Even since mid-2000, while there had been talk of reducing nuclear weapons, the US has been in favor of developing a new low-yield nuclear weapon1 with earth-penetrating capability. This would appear not to be for the purpose of defense, but more for attack.
Since originally writing the above, George Bush announced an abrogation of the ABM treaty, mid-December 2001. The tragic September 11, 2001 terrorist attacks on America and the resulting War on Terror was a significant factor for this. However, March 2002 saw Pentagon Nuclear Posture documents describing nuclear options at named countries. As a result, fears about nuclear weapons being turned from deterrents to possible weapons increased further. The New York Times captured some of this quite well:
As expected, various nations have reacted quite angrily3 or at least concerned at the U.S. posture.
Option of Nuclear Weapons against Iraq
Before the Iraq invasion in 2003, nuclear weapons were considered as an option. While eventually they were not used against, the fact that they were considered, and how they were considered is what is of issue here.
Military analyst for the Los Angeles Times reported (January 26, 2003) on The Nuclear Option in Iraq; The U.S. has lowered the bar for using the ultimate weapon6.
Arkin highlights that the Bush administration's decision to actively plan for possible preemptive use of such weapons, especially as so-called bunker busters, against Iraq represents a significant lowering of the nuclear threshold. It rewrites the ground rules of nuclear combat in the name of fighting terrorism. (Emphasis is original)
Nuclear weapons have long been considered to be used as either a matter of immediate national survival, or in retaliation to a nuclear strike.
But now, to raise the possibility of using these weapons in a preemptive strike sends a hypocritical message to the rest of the world, especially other nuclear powers, or states considering their nuclear options, who could conceivably choose to lower their own thresholds for nuclear use.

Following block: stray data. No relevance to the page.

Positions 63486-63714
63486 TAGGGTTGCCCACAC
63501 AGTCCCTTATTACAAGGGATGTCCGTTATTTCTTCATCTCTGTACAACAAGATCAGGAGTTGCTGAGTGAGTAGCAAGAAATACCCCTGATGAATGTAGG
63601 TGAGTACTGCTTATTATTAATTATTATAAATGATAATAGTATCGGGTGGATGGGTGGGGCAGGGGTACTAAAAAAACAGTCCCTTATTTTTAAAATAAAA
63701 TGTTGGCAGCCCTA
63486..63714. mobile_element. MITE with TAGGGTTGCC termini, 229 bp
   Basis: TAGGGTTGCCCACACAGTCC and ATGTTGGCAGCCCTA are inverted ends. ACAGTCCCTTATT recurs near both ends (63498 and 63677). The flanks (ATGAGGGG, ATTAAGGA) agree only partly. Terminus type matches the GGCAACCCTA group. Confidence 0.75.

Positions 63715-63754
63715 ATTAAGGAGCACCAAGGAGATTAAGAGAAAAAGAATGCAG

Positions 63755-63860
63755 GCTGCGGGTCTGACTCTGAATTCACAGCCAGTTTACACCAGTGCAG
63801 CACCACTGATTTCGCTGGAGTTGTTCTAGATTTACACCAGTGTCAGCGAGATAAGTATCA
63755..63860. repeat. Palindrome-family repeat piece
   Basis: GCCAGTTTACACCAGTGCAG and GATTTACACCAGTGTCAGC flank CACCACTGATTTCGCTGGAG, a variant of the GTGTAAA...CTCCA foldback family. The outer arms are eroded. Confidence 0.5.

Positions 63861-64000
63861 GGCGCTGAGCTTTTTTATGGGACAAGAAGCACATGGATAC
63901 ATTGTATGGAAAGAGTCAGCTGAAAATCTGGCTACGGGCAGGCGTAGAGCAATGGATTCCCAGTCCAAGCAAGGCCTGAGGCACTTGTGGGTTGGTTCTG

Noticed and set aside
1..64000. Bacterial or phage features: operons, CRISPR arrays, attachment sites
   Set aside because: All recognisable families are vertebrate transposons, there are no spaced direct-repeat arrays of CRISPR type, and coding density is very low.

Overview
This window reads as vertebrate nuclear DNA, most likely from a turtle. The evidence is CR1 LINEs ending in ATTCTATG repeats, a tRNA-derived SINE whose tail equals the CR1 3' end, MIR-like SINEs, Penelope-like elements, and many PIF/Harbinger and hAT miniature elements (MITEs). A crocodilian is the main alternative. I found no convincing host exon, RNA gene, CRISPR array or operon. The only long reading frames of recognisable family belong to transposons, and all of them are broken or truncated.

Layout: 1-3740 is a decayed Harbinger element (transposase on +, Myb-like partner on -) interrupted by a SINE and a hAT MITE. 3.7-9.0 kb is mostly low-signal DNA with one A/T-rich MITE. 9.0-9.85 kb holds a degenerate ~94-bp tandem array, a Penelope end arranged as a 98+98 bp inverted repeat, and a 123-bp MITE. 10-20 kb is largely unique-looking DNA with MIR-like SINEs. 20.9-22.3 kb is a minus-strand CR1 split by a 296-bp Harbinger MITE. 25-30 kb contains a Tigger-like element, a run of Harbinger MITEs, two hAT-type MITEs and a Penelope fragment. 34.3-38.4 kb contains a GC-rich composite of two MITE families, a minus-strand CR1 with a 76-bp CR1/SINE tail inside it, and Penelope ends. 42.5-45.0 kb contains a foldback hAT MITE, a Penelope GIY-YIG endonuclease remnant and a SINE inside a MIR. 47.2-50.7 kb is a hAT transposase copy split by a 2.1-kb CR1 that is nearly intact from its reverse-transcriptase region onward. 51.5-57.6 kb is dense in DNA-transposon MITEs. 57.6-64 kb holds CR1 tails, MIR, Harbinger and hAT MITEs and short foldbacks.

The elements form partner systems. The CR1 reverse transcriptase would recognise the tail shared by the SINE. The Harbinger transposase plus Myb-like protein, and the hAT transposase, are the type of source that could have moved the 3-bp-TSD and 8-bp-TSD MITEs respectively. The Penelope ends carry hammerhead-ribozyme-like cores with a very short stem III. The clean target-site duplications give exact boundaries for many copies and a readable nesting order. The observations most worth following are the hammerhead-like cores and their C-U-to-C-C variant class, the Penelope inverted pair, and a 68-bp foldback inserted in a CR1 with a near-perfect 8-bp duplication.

The Comprehensive Test Ban Treaty and Nuclear Non-Proliferation Treaty would also both be breached.
Arkin adds another concern that the decision-making of nuclear use options is being more and more concentrated, thus making dissent harder to hear:
Furthermore, options are being considered to use nuclear weapons in the event that chemical and biological weapons are used:
The BBC also revealed a report from the Los Alamos Study Group, a nuclear disarmament organization, that a leaked document9 suggests that Washington is beginning detailed planning for a new generation of smaller nuclear weapons10. This has raised further concerns of double standards; that Iraq is not allowed to have such weapons, while the U.S. can, and also breach the Comprehensive Test Ban Treaty and the Nuclear Non Proliferation Treaty in the process.
In an interview with the BBC (see the previous BBC page for a link to a Real Audio of the interview), Dan Plesch of the Royal United Services Institute, an organization that studies defence and international security, said that the U.S. position amounted to a policy which is do as we say, not as we do, when it comes to nuclear weapons and weapons of mass destruction. We have nuclear weapons; other people can't have it.
For additional information see
An interview11 with William Arkin for additional discussions, by Democracy Now! radio, January 30, 2003, archived online).
US 'plans new nuclear weapons'12, BBC, February 19, 2003
Nuclear Weapons Conference13, February 14, 2003 from the nuclear watchdog, Los Alamos Study Group14, which released a leaked Pentagon document (from January 10, 2003) detailing the planning process for developing and building new nuclear weapons for small strikes.
This site’s section on the Iraq crisis15 for further background and issues relating to the sanctions, build up for war, etc.